Lawrence Jenkins, C.J.
1. These appeals arise out of proceedings in execution of a decree, passed by consent on the 22nd December 1891, whereby it was directed (amongst other things) as follows :-
And this Court doth further order that the land and dwelling house situate at Bhindi Bazar or Parel Road in Bombay bearing ward No. 8099, Street Nos. 558, 60, 62, 64 and 123 and Collector of Land Revenue old No. 720, new No. 7892 and old survey No. 1174 and new survey No. 7539 be held and enjoyed by the second plaintiff for her life and from and after her death that the same be sold by public auction and the net proceeds thereof be divided among the six sons of the first plaintiff', Khan Bahadur Mir Akbar Ali and their heirs in equal shares after setting aside a sum of Rupees three thousand oat of the said sale proceeds for the death ceremonies of the plaintiffs and also for the Mohrum ceremonies and that this sum shall be dealt with in accordance with any direciions in that behalf that may be given by the second plaintiff by a writing under her hand or by her will and that the said second plaintiff do keep the said property in proper repair during her life and do pay all outstandings therefor.
2. The first plaintiff was Akbar Ali, the second plaintiff was his wife Umda Begum and the six sons of the first plaintiff Abdul Ali, Abed Ali, Afzal Ali, Asgar Ali, Fatteh Ali and Zoolficar Ali and his daughter Bibijan were the defendants. Akbar Ali died in April 1894. On the 11th January 1898, Afzal Ali and Asgar Ali purported to transfer to Abdul Ali all their right title interest and share under the decree in the premises at Bhendy Bazar Street and also their one-third part or share in the moneys to arise from the sale.
3. In 1899 Afzal Ali died. On the 17th of June 1903, a transfer was expressed to be made by Fatteh Ali and Zoolficar Ali in favour of Abdul Ali of his right title interest and share in the property and the proceeds of sale.
4. On the 2nd December 1903, Umda Begum died, on the 27th of March 1905 Abed Ali purported to transfer in the same terms his interest and share in the Bhendy Bazar property and the proceeds of sale.
5. Then, on the 14th of June 1905, Abdul Ali died. Each transfer was for valuable consideration and in each instrument of transfer there was a covenant for further assurance.
6. On the 24th of February 1906 Asgar Ali, Fatteh Ali and Zoolficar Ali notwithstanding the transfer by them gave notice of an application for sale of the Bhendy Bazar property and for distribution of the net sale proceeds amongst the sons of Akbar Ali and their heirs in equal shares as provided in the decree.
7. The application was resisted by those claiming under Abdul Ali on the ground that the applicants by reason of the several transfers had no interest in the decree entitling them to ask for its execution. No objection has been taken to the procedure adopted and the only question raised has been whether the transfers were operative,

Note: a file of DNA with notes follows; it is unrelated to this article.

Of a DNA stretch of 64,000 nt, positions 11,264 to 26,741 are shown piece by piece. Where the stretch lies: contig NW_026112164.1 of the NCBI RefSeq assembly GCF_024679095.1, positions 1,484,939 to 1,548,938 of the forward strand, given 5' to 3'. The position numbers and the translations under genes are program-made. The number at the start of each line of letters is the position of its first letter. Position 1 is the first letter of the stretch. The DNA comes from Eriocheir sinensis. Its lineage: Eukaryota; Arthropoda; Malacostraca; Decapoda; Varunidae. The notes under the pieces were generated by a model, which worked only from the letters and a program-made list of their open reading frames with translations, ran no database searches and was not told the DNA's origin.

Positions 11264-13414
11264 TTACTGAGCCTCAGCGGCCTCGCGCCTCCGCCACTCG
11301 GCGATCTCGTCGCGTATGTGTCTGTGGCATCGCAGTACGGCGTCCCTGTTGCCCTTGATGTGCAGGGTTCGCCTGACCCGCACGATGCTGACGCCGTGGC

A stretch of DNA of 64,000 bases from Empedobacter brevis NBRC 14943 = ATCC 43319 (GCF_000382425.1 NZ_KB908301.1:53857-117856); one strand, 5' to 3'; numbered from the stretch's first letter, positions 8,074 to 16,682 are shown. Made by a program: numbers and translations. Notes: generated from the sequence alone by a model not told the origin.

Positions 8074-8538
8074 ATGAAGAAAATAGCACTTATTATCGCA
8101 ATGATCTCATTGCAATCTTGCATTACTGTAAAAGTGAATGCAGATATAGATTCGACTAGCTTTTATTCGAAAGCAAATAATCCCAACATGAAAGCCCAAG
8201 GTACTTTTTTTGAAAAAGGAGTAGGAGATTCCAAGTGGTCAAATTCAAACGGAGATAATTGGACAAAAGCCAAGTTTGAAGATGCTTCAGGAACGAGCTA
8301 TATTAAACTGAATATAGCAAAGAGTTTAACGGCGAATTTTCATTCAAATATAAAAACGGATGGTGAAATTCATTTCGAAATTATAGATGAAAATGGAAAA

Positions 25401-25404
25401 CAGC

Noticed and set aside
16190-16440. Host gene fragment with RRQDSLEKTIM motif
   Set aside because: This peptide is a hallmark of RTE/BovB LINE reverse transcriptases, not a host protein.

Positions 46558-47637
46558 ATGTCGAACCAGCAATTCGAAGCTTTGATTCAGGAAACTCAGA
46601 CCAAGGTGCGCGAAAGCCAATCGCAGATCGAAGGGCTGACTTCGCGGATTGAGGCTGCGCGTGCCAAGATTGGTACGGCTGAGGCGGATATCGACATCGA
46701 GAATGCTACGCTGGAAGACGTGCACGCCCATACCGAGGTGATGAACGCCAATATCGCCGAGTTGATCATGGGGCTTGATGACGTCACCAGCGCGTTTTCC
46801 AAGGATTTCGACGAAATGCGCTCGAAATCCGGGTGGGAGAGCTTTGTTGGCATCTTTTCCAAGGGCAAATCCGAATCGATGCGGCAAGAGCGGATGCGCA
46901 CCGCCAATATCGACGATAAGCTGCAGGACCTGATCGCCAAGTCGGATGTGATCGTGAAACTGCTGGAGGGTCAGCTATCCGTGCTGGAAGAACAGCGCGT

8. They have been attacked on two grounds: first it has been said that the interests they purported to pass were not capable of transfer, and, secondly, that each transfer was invalidated by reason of Section 257 A of the Civil Procedure Code.
9. The only ground on which it was claimed that the interests were incapable of transfer was that they came within Clause (a) of Section 6 of the Transfer of Property Act and it was not suggested that there was any rule of Mahomedan law more favourable to the applicant's contention, That clause is in these terms: 'The chance of an heir apparent succeeding to an estate, the chance of a relation obtaining a legacy on the death of a kinsman, or any other mere possibility of a like nature cannot be transferred.' What therefore we have to consider is whether the interests and shares expressed to be transferred come within these words. Manifestly the transfer by Abed Ali does not come within the words, for Umda Begum was dead at its date and Abed Ali's interest had thus vested in possession.
10. But at the date of the other two transfers she was alive and Afzal Ali did not even survive her. Therefore, it is argued, the transferors had not at the date of these two transfers anything more than a possibility within the meaning of Clause (a) of Section 6.
11. This contention rests on the view that the Mahomedan law does not recognize a vested remainder and in support of this we have been referred to Abdul Wahid Khan v. Mussamat Nuran Bibi . But the actual point there decided was as to the construction to be placed on the documents evidencing a compromise, though no doubt their Lordships were influenced in coming to their decision by the consideration that it appeared to them to be opposed to Mahomedan law to hold that the compromise created a vested interest similar to a vested remainder under the English law, for such an estate, they said, did not seem to be recognized by the Mohamedan law. In estimating the applicability of this decision to the present case it must be borne in mind that the parties were Sunnis and that their rights were governed by the Hanafee law.